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The Script

All we need to do to create the functionality for our pre-loader component is write a little code. Here's how it works:

  1. Create a new layer in Edit mode for The_Loader movie clip and call it actions.

  2. On frame 1 of the actions layer, enter the following script. You can copy and paste it if you want, but it's better to write it yourself. You may want to create other types of pre-loaders in the future, and knowing how to do it means that you won't have to read this article ever again:

  3. var the_mcl:MovieClipLoader = new MovieClipLoader();
    var the_listener:Object = new Object();
    the_listener.onLoadError = function (mc) {
      message_txt.text = "Error";
    };
    the_listener.onLoadProgress = function (mc, loadedBytes, totalBytes) {
      message_txt.text = Math.floor(loadedBytes/totalBytes * 100) + "%";
    };
    the_listener.onLoadComplete = function(mc){
      message_txt.text = "";
    }
    the_mcl.addListener(the_listener);
    the_mcl.loadClip (loadThis, loadItHere);

Wanna know what all this means? Of course you do. Let me explain.

Using ActionScript 2.0 syntax, we create a variable called the_mcl, which is an instance of the MovieClipLoader class. Then, we create a listener object (the_listener) that will handle running methods for the_mcl. Why did we do this? Because having a listener object means that we can have other objects run the same code. This isn't actually necessary to make the pre-loader work, but it's good practice because it makes the code more modular, and that's what ActionScript is all about.

Next, we told the listener object to run some methods. To start, we use it to run the onLoadError() method of the MovieClipLoader class, which basically has one job: to report an error if an asset fails to load correctly. In this case, we're telling Flash to spout the word Error into the text field on the Stage if the load fails.

After that, we use the listener object to run the onLoadProgress() method, which determines the number of bytes currently loaded and the total number of bytes that need to be loaded. Then we used the Math class to turn that number (which is a floating-point integer) into a nice whole number, add a percentage sign to the end of it, and display it in the message_txt field on the Stage.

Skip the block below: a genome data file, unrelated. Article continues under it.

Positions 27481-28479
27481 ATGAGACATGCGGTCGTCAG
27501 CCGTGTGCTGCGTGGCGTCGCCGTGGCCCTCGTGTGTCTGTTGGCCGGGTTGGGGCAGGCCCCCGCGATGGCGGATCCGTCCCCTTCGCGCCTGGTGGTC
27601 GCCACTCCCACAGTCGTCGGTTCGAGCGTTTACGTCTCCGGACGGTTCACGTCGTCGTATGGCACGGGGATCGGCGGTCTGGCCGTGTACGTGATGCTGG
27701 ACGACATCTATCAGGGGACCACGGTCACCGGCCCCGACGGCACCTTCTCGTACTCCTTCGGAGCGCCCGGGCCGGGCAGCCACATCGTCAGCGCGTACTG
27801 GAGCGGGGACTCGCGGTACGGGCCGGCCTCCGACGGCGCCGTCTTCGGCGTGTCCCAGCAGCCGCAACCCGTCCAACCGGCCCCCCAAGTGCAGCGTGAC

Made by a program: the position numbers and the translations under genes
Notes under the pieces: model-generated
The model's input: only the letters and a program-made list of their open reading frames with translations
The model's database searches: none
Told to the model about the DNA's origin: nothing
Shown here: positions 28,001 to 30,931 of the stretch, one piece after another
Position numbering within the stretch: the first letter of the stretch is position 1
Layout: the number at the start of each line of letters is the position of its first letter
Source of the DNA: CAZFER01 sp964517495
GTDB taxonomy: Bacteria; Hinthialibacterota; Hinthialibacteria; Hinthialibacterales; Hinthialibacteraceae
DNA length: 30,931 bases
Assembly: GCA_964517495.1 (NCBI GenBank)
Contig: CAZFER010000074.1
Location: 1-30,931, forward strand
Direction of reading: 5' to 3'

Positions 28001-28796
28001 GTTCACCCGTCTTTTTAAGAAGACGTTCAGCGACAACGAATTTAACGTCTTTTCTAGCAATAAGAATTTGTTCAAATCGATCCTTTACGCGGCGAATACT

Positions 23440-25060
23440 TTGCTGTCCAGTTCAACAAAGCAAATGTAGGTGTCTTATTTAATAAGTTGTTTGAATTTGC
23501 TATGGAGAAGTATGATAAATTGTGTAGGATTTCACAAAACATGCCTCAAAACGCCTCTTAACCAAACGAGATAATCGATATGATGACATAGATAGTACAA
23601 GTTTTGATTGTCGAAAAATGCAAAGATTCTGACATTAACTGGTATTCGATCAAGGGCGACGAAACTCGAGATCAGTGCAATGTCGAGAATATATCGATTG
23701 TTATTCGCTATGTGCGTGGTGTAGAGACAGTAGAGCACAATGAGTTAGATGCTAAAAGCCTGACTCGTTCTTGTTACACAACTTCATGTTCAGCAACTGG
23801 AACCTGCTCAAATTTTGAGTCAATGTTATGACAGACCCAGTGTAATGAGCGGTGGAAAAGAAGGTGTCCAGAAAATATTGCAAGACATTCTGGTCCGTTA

We're also running the onLoadComplete() method from the listener object. This method simply checks to see if the load is done; if it is, it clears the text field. Next, we simply assign the listener object to the_mcl.

Finally, we are using the loadClip() method to load an asset and tell it where to go. Notice, though, that we used two undefined variables, loadThis and loadItHere, as parameters. See, to turn a MovieClipLoader script into a pre-loader component, we need a way to tell it what asset to load into the movie and where to load it. Typically, we'd hard-code the path to the asset into the script and specify a target using the loadClip() method. But we don't know yet which files will include this little widget of ours, and we don't want to have to edit the script later on. That would defeat the whole purpose of having a component.

So instead of passing set parameters into the loadClip() method, we use variables. The value of each variable will be defined using the Property inspector when we're done. In other words, you'll be able to drop this pre-loader onto the stage of any file being published for Flash Player 7, enter a path and a target, and publish. Simple as that.

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